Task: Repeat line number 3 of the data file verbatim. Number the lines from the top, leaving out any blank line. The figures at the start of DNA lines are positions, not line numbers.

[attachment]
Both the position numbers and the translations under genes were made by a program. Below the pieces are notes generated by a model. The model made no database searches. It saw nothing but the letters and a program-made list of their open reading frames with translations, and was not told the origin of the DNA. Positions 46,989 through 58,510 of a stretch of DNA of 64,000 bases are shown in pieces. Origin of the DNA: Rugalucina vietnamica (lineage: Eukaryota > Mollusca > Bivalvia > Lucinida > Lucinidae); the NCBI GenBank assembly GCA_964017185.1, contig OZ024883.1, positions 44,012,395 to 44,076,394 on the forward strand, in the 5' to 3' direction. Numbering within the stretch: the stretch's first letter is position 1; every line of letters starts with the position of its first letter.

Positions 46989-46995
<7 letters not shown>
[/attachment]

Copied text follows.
<7 letters not shown>